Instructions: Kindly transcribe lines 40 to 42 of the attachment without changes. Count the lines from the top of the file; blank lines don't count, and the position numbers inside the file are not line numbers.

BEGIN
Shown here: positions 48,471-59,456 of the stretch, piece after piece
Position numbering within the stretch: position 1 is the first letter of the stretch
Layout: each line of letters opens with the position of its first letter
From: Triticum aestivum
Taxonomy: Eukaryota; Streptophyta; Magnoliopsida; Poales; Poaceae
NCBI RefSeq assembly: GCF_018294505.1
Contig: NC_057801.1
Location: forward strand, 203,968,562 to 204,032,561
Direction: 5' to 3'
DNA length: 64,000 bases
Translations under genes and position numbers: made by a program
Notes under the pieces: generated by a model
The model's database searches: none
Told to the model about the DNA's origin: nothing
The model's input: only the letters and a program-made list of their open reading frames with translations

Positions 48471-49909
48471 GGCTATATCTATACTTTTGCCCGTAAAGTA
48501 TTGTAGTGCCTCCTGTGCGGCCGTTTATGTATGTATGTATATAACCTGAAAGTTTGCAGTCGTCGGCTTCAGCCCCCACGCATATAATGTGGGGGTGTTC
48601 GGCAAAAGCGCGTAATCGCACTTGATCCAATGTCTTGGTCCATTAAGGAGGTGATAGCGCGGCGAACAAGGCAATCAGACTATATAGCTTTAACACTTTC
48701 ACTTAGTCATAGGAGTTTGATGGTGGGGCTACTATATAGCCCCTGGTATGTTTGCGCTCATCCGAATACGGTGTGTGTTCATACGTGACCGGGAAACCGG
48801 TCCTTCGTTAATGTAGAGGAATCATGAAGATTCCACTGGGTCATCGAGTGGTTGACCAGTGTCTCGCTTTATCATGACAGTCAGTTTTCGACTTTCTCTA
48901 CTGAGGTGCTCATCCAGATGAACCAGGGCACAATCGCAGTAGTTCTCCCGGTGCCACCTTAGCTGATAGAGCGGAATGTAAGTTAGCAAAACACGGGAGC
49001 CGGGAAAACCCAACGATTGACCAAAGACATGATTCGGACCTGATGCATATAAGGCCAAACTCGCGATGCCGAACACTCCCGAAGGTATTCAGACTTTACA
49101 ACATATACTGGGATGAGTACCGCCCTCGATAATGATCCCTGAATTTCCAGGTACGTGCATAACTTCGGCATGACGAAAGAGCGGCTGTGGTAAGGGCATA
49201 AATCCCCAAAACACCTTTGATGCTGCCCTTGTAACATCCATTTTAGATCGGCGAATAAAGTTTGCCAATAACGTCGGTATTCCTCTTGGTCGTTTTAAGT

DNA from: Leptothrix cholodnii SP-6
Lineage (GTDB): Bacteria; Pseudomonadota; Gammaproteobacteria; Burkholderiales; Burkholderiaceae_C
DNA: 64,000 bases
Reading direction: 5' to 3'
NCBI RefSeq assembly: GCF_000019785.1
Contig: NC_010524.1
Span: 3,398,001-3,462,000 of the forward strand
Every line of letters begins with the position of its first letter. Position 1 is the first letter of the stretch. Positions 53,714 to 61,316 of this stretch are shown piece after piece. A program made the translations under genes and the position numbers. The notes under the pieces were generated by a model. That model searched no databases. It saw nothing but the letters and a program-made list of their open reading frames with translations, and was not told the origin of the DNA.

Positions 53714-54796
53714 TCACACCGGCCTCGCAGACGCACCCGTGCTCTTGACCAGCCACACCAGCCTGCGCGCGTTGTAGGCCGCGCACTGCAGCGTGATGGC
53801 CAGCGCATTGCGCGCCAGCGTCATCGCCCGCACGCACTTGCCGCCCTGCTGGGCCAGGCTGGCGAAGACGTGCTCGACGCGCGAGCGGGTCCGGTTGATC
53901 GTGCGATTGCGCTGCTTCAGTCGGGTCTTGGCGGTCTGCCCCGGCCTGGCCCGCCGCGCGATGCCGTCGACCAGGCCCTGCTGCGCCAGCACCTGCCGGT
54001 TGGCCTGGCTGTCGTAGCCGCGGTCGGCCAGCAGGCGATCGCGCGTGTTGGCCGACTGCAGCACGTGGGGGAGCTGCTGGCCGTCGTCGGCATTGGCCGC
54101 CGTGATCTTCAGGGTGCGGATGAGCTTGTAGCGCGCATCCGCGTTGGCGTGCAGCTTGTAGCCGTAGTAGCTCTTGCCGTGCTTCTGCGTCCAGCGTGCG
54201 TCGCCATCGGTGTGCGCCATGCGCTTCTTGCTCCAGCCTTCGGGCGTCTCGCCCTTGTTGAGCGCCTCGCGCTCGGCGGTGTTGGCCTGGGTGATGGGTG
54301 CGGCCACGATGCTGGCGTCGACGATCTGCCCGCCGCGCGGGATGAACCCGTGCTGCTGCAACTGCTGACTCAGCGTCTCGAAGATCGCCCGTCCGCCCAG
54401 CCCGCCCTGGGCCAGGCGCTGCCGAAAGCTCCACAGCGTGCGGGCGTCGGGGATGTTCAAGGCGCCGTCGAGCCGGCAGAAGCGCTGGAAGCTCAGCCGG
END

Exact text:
54201 TCGCCATCGGTGTGCGCCATGCGCTTCTTGCTCCAGCCTTCGGGCGTCTCGCCCTTGTTGAGCGCCTCGCGCTCGGCGGTGTTGGCCTGGGTGATGGGTG
54301 CGGCCACGATGCTGGCGTCGACGATCTGCCCGCCGCGCGGGATGAACCCGTGCTGCTGCAACTGCTGACTCAGCGTCTCGAAGATCGCCCGTCCGCCCAG
54401 CCCGCCCTGGGCCAGGCGCTGCCGAAAGCTCCACAGCGTGCGGGCGTCGGGGATGTTCAAGGCGCCGTCGAGCCGGCAGAAGCGCTGGAAGCTCAGCCGG